Anger about envisaged parliament reduction

The government is facing friendly fire after revealing plans to slash the parliament’s number of seats.

The Social Democratic Party (SPÖ) and its coalition partner, the conservative People’s Party (ÖVP), said earlier this month the parliament should feature just 165 delegates instead of the current 183. The reform could come into effect after the next federal elections which are scheduled for autumn 2013. Up to five million Euros a year could be saved a year by restructuring parliament, according to experts – who also warn about a  deteriorating quality in decision-making.

The reform is part of the SPÖ-ÖVP administration’s most recent budget consolidation package which is supposed to help lower the debt ratio from 72.2 to 60 per cent of the gross domestic product (GDP). Now several members of the parliament (MPs) harshly criticised their parties for announcing ambitions to lower the number of seats. ÖVP MP Ferdinand Maier said on Saturday the idea was “populist” and “probably a carnival joke”. He told the Kurier commenting the suggestion made him feel “embarrassed”.

Fellow ÖVP member Erwin Rasinger said he would rather appreciate another wage freeze for politicians if his party and the SPÖ of Chancellor Werner Faymann want to prove their willingness to make substantial sacrifices in getting the public budget in order. SPÖ MP Sonja Ablinger pointed out that the idea to reduce the number of MPs and Bundesrat (federal council) members had not been discussed in any of her party’s committees and bodies.

SPÖ whip Josef Cap said only a few days ago he was convinced that the proposal would receive wide acclaim within the government but also among the parliament’s opposition factions “if the concept is convincing”. Referring to a rising disinterest in politics and widespread disappointment among voters, he said: “The people are demanding such steps.”

Cap said it had to be ensured that the reform would not create complications for the dozens of special investigative commissions formed by representatives of all parties. His faction started an intense campaign for a more efficient and smaller parliament after SPÖ Styria boss Franz Voves said the state could do with just 165 MPs.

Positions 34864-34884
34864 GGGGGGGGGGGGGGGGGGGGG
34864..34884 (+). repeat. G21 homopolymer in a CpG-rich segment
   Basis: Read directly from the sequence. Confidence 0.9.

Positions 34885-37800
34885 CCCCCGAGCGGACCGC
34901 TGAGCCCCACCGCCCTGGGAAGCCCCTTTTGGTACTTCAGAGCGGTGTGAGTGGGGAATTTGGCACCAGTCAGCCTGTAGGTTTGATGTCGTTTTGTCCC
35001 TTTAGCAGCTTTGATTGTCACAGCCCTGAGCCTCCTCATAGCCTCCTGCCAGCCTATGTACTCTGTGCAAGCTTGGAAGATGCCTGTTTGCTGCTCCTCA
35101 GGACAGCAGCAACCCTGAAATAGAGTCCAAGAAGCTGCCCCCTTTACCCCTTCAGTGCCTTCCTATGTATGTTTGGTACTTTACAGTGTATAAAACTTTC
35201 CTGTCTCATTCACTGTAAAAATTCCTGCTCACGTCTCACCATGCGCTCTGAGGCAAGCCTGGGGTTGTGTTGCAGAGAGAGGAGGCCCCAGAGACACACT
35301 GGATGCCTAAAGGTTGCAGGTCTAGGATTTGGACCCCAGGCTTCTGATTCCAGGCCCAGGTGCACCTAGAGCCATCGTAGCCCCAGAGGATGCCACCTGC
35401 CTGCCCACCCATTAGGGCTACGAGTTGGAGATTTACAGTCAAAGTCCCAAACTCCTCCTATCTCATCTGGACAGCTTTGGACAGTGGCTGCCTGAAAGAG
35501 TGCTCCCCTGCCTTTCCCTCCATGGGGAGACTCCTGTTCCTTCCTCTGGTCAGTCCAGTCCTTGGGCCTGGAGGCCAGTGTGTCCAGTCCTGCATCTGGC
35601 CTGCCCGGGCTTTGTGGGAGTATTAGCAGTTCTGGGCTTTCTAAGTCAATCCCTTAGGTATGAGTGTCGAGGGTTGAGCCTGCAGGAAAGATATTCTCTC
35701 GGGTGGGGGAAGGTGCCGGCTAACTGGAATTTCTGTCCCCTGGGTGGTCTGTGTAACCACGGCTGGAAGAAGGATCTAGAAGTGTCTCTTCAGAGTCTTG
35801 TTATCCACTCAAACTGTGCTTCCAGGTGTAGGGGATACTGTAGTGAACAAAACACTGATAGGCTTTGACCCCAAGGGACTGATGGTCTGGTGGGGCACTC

Support for Voves came from Lower Austrian ÖVP chief Erwin Pröll. However, Pröll’s call for a reform of the federal president’s role, rights and responsibilities did not find similarly strong acclaim. A poll by OGM showed last month that just 39 per cent of Austrians liked the idea of abolishing the presidential office. Around 49 per cent reject it, according to OGM. Especially supporters of the SPÖ and Greens disagree with Pröll while a majority of Freedom Party (FPÖ) voters back the proposal. OGM spoke with around 800 Austrians.

The federal president’s role is dominated by representative functions. However, the office is also seen as an important counterweight to the parliament since the president can remove the government from power. The president is also the chief commander of the Austrian army. Ex-SPÖ MP Heinz Fischer became president in 2004. He was confirmed in office two years ago. Fischer’s current term will be his last since Austrian law keeps the president from running for a third legislature.

Pröll considered running for the position in 2010 but scrapped such plans after finding out about serious internal frictions in the ÖVP about whether to support a possible campaign. The ÖVP board feared that nominating the political heavyweight – the uncle of ex-ÖVP chairman Josef Pröll – could harm the fragile relation to the SPÖ – and give the right-wing FPÖ an extra boost.